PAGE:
By Jack Walsh
IT’s fair to say no two routes to the trade are alike. Yet Jay Smith, whose line of work has changed course every 14 years, gives even those with the most varied CVs a run for their money.
The man behind Ayr’s Craft & Harbour, Smith originally trained as an actor and, from 1974 to 1988, appeared in TV dramas including Midsomer Murders, Taggart and Take the High Road.
He went on to spend 14 years working in education and a further 14 years in local government – including a ten-year stint on Dunfermline licensing board – before a spell as a management consultant led to him establishing his own training firm, Employment Enterprise, 14 years ago; it has since been joined by other business ventures, including a film company and a beauty business, before he made his move into the trade in 2012 with the acquisition of the then Newton Arms pub (now Craft & Harbour).
“My life goes in 14 year spans,” Smith told SLTN, adding that each stage of his career has helped prepare him for owning a bar.
“This part of the operation [Craft & Harbour] is all a focus of all the different things we’ve learned.”
Having grown up in Ayr, it’s also somewhat close to his heart.
“My memories of Ayr are to do with fish and chips, and holidays ‘doon the watter’ – all the kind of things that were great for Ayr,” said Smith.
In recent years, he said some parts of the west coast town have “been hit badly by the recession”, but he thinks Ayr is ripe for regeneration – and he reckons Craft & Harbour feeds into that.
“I’d love to go back to what Ayr was like – huge numbers of people coming in to the town, creating jobs,” said Smith.
“We think if you build it, they will come.”
And this ethos was fundamental when Smith and his team began transforming The Newton Arms into Craft & Harbour.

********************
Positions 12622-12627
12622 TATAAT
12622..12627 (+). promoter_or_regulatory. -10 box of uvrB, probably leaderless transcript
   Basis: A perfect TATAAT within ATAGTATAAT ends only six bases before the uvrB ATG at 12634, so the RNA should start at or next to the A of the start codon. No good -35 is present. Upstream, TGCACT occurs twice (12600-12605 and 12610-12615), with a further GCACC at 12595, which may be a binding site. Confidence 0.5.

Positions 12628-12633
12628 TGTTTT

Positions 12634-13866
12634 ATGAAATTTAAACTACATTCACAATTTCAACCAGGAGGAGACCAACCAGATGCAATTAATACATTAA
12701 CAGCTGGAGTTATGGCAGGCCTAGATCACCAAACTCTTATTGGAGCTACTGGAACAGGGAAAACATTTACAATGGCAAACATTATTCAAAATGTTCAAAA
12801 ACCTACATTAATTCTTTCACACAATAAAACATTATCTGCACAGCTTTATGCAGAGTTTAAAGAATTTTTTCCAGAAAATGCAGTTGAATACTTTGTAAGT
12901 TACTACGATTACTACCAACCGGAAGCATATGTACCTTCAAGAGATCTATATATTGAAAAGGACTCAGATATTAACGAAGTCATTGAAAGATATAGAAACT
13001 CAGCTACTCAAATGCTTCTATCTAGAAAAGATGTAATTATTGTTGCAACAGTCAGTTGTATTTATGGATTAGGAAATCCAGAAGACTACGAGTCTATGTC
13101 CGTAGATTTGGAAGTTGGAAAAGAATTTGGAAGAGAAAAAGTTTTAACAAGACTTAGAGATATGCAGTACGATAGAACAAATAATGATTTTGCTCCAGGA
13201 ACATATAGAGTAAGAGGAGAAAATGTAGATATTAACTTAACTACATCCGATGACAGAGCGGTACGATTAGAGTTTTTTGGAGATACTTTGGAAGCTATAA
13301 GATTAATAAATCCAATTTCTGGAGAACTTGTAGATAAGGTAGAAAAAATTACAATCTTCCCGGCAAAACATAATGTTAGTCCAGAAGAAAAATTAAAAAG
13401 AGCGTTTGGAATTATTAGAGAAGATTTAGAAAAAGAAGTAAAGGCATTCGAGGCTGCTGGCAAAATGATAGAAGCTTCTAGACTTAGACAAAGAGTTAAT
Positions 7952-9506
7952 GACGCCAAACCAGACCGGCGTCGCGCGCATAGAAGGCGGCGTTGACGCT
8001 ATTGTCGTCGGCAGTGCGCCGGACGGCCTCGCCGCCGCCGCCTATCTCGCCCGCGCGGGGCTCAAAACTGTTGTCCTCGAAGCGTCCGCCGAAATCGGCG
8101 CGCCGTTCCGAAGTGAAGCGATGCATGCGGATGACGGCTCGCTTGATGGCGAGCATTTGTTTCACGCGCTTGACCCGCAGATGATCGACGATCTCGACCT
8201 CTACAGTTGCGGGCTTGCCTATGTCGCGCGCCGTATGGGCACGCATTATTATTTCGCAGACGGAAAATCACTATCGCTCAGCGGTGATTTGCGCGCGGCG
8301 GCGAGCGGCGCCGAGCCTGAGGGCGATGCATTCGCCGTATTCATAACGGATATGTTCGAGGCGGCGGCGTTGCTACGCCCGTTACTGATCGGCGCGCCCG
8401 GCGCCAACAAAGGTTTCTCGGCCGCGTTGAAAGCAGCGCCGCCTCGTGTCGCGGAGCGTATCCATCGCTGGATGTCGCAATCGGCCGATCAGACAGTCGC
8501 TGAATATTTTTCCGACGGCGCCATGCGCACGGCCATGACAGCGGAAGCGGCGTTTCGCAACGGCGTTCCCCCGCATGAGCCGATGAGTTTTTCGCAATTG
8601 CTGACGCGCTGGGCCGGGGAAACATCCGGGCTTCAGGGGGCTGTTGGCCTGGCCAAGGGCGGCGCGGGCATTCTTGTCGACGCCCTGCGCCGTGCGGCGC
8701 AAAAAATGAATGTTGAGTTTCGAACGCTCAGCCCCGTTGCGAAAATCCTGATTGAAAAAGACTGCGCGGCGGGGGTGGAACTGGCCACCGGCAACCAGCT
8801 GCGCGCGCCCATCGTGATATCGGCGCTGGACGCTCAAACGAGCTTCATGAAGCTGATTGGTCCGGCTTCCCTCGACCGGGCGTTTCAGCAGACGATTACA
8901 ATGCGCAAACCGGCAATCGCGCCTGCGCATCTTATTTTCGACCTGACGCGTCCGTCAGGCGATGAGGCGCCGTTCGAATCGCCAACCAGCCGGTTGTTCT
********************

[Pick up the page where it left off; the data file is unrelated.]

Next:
Having run the pub as it was – save for some initial changes like the introduction of a food offer – Smith shut the doors in 2015 and work on the refurbishment began.
And he had a clear vision for the place – not only for the venue’s interior, but the pub’s exterior and the surrounding area too.
Creative firm Recoat was commissioned to design a mural on the building’s gable-end which would “challenge people’s perceptions [of Ayr]”.
Smith said the husband and wife team behind Recoat, Amy Whiten and Alistair Wyllie, were chosen due to their experience (they were behind the velodrome mural at Glasgow’s 2014 Commonwealth Games) as well as Alistair’s ties to Ayr, which Smith said meant he better understood what he was trying to achieve with Craft & Harbour’s identity; the mural pulls together elements from the area, such as lettering and symbols from the tram drivers’ uniforms and fishing boats in the harbour.
Internally, Smith worked with his son Brendon and London-based freelance designer Claire Richmond, who sourced all of the internal and external fittings as well as designing the layout and colour scheme.
Tying in with his focus on regeneration, design features include 1950s chairs, antique radiators and disused scaffolding, which was repurposed into booths and tables.
Smith’s son-in-law, Martin Smith – owner of Enterprise Construction – also worked on the refurbishment project and was responsible for the repurposing of the scaffolding as well as the new flooring, bar and windows.
When it comes to Craft & Harbour’s food offer, local is the watchword, with everything sourced from within a 30-mile radius; suppliers include J Peironi & Sons (fish), Campbell’s Meats (butcher meat), Grant’s (fruit and vegetables), and Arran and Ayr breweries (beers and ciders).
“I think the key is to get the feeling that something that has the ethos, the feeling of Ayr, not just in the winter but throughout the year; the fish and chips, the seaside, the harbour, local produce, local beer,” said Smith.
The seven staff who work in the 60-cover venue are also local; and, with new management steering the Craft & Harbour – in the shape of Tony and Ann James, who have more than 30 years’ experience managing hotels – Smith said the goal now is to further push the brand in Ayrshire and beyond.